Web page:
The fintech had reportedly been preparing a $45 billion bid for the shopping site at about $70 per share. During the height of the rumors, Pinterest traded as high as $63 share.
Rumors that the deal might be off sent Pinterest stock down 5% on Oct. 22, and another 11% over the weekend. Pinterest was expected to open this morning at a smidge over $50 with a market cap of $37 billion.
Before the PayPal rumors started, Pinterest was trading below $50.
Pinterest, whose interface uses pictures called “pins” users can re-arrange, has been a pandemic success story. Revenue was up 48% in 2020 and is heading toward another 32% jump in 2021.
But even that would put it at just over $2.2 billion, meaning the rumored bid would be over 20 times revenue. The earnings whisper for the third quarter, to be announced November 4, is for $631 million of revenue and earnings of up to 28 cents per share.
Even if the price seemed reasonable to some investors, the buyer didn’t to some analysts. PayPal is a financial site lacking physical infrastructure. Pinterest had only recently been taking its service global.
When I wrote about Pinterest in August, I called it a niche site meant to inspire serendipity. It’s a treasure hunt, whose 454 million users generated just $1.35 each in revenue during the second quarter.
The fastest growth is coming from outside the U.S., where the average user is worth just 36 cents.
A Closer Look at PINS Stock
Interest in Pinterest is centered on one fact. It’s unique, appealing to women who are tough for many online sites to attract, mainly aged 20-50, a prime buying demographic. Many have become creatives themselves, turning from buyers to sellers. It’s a niche Tumblr tried (and failed) to exploit in the last decade.
You can think of Pinterest as akin to TikTok parent ByteDance, which is expected to generate $1.9 billion in revenue this year and to go public next year. But it’s more stable, and more commercial than TikTok.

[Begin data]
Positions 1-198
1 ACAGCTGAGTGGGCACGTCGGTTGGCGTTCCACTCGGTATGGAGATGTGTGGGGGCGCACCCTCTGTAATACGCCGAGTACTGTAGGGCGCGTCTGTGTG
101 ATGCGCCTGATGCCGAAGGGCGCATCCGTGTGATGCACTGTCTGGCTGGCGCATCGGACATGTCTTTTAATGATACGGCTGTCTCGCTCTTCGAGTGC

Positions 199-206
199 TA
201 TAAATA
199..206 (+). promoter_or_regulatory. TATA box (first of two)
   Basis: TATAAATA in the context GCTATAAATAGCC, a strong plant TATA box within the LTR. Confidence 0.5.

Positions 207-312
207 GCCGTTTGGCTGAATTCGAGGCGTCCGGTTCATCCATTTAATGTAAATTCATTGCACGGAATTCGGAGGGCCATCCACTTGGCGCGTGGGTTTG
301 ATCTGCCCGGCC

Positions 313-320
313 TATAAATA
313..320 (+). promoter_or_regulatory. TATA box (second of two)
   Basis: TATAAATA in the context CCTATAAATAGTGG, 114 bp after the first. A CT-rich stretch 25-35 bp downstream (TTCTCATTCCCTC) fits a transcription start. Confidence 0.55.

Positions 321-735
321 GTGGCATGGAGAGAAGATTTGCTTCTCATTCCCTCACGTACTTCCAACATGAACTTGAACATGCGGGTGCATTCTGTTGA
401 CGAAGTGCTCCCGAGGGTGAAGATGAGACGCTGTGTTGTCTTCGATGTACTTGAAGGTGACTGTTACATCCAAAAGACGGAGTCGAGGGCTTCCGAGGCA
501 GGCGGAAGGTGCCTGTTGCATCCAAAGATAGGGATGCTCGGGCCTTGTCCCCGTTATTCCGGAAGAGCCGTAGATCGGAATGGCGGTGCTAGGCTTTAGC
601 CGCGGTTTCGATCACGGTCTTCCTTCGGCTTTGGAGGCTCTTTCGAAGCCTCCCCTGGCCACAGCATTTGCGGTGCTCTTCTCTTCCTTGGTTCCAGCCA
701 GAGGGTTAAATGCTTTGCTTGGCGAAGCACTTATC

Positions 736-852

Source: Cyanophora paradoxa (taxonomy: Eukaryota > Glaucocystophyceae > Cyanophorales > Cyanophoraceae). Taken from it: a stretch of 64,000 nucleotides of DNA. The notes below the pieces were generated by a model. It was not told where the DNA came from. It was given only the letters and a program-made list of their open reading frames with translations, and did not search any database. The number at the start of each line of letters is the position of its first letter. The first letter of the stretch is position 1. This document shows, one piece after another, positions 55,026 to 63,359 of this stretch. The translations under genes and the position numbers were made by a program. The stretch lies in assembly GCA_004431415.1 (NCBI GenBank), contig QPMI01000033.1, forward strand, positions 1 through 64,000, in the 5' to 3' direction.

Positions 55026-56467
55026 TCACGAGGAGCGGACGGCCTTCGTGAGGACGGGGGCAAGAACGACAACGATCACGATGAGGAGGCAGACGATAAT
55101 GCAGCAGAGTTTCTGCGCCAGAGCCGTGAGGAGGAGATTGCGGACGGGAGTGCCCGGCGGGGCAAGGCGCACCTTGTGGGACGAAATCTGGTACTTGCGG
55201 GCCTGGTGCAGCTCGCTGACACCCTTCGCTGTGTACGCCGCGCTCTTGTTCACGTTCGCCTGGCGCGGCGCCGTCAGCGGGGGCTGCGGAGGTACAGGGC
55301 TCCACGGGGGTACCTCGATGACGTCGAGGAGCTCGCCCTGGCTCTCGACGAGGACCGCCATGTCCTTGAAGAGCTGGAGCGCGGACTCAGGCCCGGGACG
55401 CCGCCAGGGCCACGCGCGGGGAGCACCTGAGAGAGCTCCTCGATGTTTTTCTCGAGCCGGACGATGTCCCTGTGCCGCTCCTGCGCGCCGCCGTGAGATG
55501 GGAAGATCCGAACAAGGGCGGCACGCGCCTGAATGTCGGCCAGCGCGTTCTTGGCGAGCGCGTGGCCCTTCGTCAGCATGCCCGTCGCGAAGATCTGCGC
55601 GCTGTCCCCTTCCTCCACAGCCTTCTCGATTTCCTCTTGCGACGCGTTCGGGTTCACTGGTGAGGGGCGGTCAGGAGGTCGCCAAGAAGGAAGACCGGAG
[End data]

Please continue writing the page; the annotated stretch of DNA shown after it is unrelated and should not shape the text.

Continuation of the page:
The success of TikTok underlines Pinterest’s rarity but also its risks. Users move readily between social sites. What’s hot today becomes passe tomorrow. People once loved Facebook (NASDAQ:FB) and Instagram. They once rushed to Twitter (NASDAQ:TWTR). Now neither of those sites are growing, despite having billions of dollars behind them.
What Pinterest needs is a parent with global reach and a good reputation. Tumblr’s fall began with its purchase by Yahoo in 2013, which many users saw as a bad corporate parent.
A scaled buyer like Amazon.Com (NASDAQ:AMZN) may be rejected in the same way, Pinterest’s goodwill crumbling to dust in its hands.
Based on its current price, PINS stock is seen as only a moderate buy at Tipranks, with most analysts having just a hold rating.
The Bottom Line
Pinterest needs to be bought to accelerate its international expansion. But who might buy it, and at what price isn’t clear at all.
In retrospect, the PayPal deal made some sense. PayPal would be a hands-off owner and could have used Pinterest to expand its financial services. But $45 billion looked like too much.
At $37 billion, Pinterest may be affordable by Twitter or it could become a vehicle for ByteDance to go public. Having been put “in play” by PayPal, it might be of interest to Amazon or even Alibaba Group Holding (NASDAQ:BABA).
You haven’t heard the last rumor concerning Pinterest.
On the date of publication, Dana Blankenhorn held a long position in BABA and AMZN. The opinions expressed in this article are those of the writer, subject to the InvestorPlace.com Publishing Guidelines.
Dana Blankenhorn has been a financial and technology journalist since 1978. He is the author of Living With Moore’s Law: Past, Present and Future available at the Amazon Kindle store. Write him at email@example.com or tweet him at @danablankenhorn. He writes a Substack newsletter, Facing the Future, which covers technology, markets, and politics.